As Gov. Nathan Deal enters his seventh legislative session, we would have to say he’s been a pretty good governor overall. He’s shown courage — pulling out his veto pen last year on a disastrous campus gun proposal, House Bill 859, that every college president abhorred, and House Bill 757, “Religious Liberty” legislation, saying during his press conference to announce the veto, that the bill didn’t reflect Georgia’s welcoming image as a state full of “warm, friendly and loving people.” To be sure, it was a business friendly veto, and Gov. Deal has been all about business during his tenure.
That said, he’s also made his share of missteps. We’ll only mention two because the two are related. In his January, 2016 State of the State address, Deal said, “Over the past five years, members of this General Assembly and I have shown our appreciation for our teachers by making public education a priority, and we will do so again this year by appropriating an additional $300 million for k-12 education, which is more than is required to give teachers a 3 percent pay raise.
“We will distribute this money to your local school system under the existing QBE formula, but it is our intention that your local school system pass the 3 percent pay raise along to you. ”
Here’s what the governor didn’t say. That $300 million wasn’t enough spread over the state’s 181 school systems, many of which were still dealing with furlough days. Nor did he say that with the stroke of his budget pen he could have given teachers a 3 percent raise and not left it up to local systems, but that would have made the state put additional money into k-12 education. So it was better, he may have thought, to rope-a-dope teachers into thinking they were going to receive a raise because he said so.
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Instead, the pressure really fell on local systems, such as Bibb County, that had to raise taxes to fulfill Deal’s empty promise. That tactic may have been one of the factors that riled up teachers and their sphere of influence to vote against a Deal sponsored Amendment 1.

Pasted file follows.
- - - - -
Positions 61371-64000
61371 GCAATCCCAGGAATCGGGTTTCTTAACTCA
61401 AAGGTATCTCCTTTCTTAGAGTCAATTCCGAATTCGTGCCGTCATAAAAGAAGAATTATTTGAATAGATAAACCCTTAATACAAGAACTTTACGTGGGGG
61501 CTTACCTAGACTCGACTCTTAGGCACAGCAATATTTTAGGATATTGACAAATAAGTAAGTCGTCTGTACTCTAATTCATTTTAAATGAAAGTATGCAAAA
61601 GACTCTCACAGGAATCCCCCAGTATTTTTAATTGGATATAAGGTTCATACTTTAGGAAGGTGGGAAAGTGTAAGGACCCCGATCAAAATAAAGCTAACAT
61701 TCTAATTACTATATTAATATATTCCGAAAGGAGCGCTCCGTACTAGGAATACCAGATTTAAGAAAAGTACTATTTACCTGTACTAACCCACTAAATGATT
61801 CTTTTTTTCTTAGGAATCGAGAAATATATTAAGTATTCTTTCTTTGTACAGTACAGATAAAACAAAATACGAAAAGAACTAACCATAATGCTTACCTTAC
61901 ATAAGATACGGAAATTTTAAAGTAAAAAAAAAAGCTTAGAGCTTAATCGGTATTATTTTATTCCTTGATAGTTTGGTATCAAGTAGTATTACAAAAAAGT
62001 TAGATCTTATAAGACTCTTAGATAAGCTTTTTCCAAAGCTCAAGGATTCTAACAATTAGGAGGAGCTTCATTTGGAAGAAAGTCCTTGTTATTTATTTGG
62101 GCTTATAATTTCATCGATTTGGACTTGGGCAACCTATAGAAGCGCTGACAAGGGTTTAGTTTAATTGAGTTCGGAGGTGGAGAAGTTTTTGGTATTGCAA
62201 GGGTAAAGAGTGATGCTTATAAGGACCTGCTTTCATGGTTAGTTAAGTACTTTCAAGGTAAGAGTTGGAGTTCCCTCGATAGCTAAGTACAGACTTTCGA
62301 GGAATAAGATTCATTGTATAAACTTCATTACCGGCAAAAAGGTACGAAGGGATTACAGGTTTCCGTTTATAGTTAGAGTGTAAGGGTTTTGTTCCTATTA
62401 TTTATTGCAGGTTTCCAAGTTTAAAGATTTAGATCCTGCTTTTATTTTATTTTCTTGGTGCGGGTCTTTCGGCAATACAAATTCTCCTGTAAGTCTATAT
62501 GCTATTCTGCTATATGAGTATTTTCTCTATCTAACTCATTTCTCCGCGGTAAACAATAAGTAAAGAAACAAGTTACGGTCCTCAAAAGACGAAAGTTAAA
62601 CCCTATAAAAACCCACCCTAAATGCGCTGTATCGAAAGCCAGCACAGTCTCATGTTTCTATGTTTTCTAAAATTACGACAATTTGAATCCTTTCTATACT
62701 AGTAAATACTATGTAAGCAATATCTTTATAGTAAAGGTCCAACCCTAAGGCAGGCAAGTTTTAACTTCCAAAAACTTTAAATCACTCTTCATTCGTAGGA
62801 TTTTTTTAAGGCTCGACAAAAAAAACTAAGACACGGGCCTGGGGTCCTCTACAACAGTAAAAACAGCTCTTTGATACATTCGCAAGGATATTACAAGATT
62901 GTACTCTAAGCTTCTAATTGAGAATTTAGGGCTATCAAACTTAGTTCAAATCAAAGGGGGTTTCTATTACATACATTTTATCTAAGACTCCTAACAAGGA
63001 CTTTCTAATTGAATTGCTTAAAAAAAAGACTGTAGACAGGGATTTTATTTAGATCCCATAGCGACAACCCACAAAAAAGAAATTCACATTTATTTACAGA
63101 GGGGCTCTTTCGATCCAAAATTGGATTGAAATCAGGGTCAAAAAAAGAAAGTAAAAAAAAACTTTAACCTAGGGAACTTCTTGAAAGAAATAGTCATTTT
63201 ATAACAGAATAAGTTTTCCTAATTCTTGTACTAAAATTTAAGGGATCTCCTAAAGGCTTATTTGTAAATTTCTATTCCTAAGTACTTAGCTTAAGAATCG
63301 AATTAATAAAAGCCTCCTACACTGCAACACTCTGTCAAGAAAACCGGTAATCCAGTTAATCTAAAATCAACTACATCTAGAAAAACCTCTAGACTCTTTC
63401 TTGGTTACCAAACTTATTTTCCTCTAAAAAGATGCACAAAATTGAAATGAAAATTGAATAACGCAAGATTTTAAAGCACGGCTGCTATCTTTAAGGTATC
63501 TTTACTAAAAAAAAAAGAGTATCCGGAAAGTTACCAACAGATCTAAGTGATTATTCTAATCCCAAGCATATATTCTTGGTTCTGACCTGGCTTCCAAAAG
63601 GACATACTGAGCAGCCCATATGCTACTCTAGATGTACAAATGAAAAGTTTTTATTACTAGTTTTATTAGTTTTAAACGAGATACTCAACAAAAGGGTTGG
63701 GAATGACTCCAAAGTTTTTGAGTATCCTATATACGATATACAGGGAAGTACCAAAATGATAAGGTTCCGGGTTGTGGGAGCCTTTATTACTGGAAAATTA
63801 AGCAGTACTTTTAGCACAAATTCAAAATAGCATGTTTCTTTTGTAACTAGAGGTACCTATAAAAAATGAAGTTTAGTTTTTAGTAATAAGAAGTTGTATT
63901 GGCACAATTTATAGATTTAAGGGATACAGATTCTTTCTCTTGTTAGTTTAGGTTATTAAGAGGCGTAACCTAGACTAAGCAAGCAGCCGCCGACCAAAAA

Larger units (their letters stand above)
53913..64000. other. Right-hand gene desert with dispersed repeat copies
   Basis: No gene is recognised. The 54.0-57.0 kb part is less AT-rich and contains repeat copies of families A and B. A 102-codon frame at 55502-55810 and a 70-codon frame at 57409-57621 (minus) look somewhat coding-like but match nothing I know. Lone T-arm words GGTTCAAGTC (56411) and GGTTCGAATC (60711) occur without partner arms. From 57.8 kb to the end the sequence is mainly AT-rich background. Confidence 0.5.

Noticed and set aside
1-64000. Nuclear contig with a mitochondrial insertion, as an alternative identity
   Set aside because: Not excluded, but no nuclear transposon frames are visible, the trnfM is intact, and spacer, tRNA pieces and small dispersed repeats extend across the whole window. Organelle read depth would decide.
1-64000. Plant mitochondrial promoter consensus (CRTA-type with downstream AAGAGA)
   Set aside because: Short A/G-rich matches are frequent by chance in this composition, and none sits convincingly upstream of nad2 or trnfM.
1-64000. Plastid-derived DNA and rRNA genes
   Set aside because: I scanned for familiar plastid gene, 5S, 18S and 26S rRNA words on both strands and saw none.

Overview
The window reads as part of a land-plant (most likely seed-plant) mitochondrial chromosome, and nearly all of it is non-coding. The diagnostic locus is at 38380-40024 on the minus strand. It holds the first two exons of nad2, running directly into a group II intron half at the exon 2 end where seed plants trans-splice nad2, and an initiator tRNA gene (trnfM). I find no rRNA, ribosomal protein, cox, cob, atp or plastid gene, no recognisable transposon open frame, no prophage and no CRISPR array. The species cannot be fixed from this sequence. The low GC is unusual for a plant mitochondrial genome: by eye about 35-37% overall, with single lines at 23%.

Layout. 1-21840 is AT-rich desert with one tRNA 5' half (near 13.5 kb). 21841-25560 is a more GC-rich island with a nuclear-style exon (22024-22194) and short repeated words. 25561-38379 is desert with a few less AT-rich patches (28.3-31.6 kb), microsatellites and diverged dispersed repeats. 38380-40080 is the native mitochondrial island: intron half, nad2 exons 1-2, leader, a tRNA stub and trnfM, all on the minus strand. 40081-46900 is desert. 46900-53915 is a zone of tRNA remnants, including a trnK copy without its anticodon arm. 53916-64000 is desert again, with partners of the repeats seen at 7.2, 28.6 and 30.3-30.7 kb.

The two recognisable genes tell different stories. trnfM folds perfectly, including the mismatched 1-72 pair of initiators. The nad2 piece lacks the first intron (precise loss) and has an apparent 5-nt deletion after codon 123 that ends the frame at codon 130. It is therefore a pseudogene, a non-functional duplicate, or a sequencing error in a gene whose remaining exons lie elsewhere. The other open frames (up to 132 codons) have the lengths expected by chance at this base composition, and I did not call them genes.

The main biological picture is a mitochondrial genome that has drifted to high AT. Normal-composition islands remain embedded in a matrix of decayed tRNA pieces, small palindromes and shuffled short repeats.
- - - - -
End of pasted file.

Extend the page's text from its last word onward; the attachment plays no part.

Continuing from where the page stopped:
Now comes another Deal sponsored salary issue that could have the same local tax impact. Back in September, Deal announced a law enforcement reform package that includes a 20 percent pay raise for more than 3,300 state law enforcement officers. It is in his amended fiscal year 2017 and 2018 budget. It also includes an extensive overhaul of training and certification at a cost of $78 million. He is so confident it will pass muster during the 2017 session that the raises started Jan. 1.
While law enforcement officers employed by the state are receiving a well-deserved 20 percent raise, they make up a small percentage of the more than 27,000 law enforcement officers in Georgia. What about all the others, you ask?
That’s the same question Putnam County Sheriff Howard Sills asked in a recent letter to Georgians proposing a statewide special purpose local option sales tax to pay local law enforcement what they deserve.
According to The Telegraph, “Sheriffs are seeking legislation in the upcoming Georgia General Assembly session that will mandate that starting salaries of full-time, certified officers be at least the starting salary for the Georgia State Patrol.” The gap is amazing. Sills said the starting salary for the State Patrol is $46,422 annually, compared to an average $29,900 for a deputy sheriff in the Georgia.
He says, law enforcement has reached a “crisis point,” not because of pay, but because of the recent attacks on officers. And he notes that local agencies lose trained officers to higher-paying state and federal jobs. But the risks of the profession can’t be discounted, particularly locally, and those risks are also borne out in the difficulty in hiring quality personnel. Bibb County Sheriff David Davis has 157 deputy vacancies.
Both tax increases for teachers and for law enforcement, if that happens, will be devoid of state legislative fingerprints. The party of no tax increases will still claim — inaccurately — that they did not raise taxes.
The bottom line is this, the governor has set in motion a chain reaction of events that will eventually lead to either a statewide or various local tax increases to pay for much needed and deserved raises for teacher and law enforcement personnel. Though his fingerprints and those of the General Assembly will be absent, they collectively held the pool cue that set the balls in motion.